Drugs may be used either for their local or general action, and sometimes for a combination of the two. Thus a solution of opium may be applied to the eye for its local effect in relieving irritation of the conjunctiva. It may be given by the mouth or injected under the skin to relieve pain and induce sleep, though the seat of the pain may be far removed, both from the point of injection and from the alimentary canal; or the opium may be applied in the form of a pessary in uterine disease to relieve pain, both by its local action on the part, and its general action on the system after absorption.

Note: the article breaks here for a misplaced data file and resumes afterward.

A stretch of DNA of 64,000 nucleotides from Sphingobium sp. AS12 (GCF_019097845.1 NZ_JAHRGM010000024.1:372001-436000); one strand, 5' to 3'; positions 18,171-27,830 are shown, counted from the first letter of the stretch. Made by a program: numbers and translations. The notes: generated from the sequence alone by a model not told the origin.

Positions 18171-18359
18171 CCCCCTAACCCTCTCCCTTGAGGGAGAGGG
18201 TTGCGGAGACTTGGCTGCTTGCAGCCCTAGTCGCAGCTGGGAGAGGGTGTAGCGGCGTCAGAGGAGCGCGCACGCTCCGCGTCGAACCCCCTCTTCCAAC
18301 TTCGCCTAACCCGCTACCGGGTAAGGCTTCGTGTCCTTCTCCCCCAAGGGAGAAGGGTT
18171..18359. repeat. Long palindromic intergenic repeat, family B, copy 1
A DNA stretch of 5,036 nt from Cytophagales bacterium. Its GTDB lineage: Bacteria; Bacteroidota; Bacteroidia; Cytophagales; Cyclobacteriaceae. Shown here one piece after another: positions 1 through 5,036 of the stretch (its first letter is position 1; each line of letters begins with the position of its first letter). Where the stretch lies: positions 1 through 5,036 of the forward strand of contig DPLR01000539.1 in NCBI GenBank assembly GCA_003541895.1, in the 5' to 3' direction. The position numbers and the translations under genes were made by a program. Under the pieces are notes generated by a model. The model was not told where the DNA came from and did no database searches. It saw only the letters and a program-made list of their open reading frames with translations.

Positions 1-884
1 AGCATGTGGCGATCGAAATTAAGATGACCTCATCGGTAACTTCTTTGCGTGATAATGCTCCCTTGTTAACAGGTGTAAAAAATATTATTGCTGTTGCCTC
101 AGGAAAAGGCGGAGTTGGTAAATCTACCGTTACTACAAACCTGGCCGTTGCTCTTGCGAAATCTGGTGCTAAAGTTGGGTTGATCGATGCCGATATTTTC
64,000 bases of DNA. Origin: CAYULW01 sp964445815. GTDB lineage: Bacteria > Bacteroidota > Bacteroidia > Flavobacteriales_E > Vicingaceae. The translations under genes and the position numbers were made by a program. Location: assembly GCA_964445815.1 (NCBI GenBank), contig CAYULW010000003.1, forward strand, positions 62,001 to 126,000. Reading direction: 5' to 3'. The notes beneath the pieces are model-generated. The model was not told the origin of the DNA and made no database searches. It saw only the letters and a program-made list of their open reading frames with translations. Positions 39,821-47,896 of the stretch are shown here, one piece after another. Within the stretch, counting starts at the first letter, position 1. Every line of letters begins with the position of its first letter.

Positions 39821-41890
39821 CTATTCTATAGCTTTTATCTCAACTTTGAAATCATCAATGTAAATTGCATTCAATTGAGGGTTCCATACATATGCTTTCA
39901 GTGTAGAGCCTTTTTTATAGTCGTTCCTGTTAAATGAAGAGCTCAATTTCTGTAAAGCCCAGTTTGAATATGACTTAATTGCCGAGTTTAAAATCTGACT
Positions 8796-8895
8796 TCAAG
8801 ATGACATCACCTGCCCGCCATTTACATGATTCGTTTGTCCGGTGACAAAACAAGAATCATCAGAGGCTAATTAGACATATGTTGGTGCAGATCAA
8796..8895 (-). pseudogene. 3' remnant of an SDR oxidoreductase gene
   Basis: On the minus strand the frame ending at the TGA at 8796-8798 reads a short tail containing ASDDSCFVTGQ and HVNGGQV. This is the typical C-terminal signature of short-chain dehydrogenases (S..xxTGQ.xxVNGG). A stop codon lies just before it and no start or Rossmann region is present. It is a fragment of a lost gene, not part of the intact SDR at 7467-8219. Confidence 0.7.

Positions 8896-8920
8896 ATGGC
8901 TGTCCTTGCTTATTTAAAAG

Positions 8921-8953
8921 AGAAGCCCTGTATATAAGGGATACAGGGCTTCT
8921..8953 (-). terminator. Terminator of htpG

In order to produce their general action drugs may be introduced into the system through the skin, subcutaneous cellular tissue, lungs, mucous membranes, especially that of the alimentary canal, serous membranes and veins. The same drug applied in the same quantity through different channels may have different effects; for not only may slower absorption give rise to difference in the amount present at any time in the blood, as already explained (p. 38), but a reflex effect upon the organism may be produced by the local action of the drug at the place of introduction.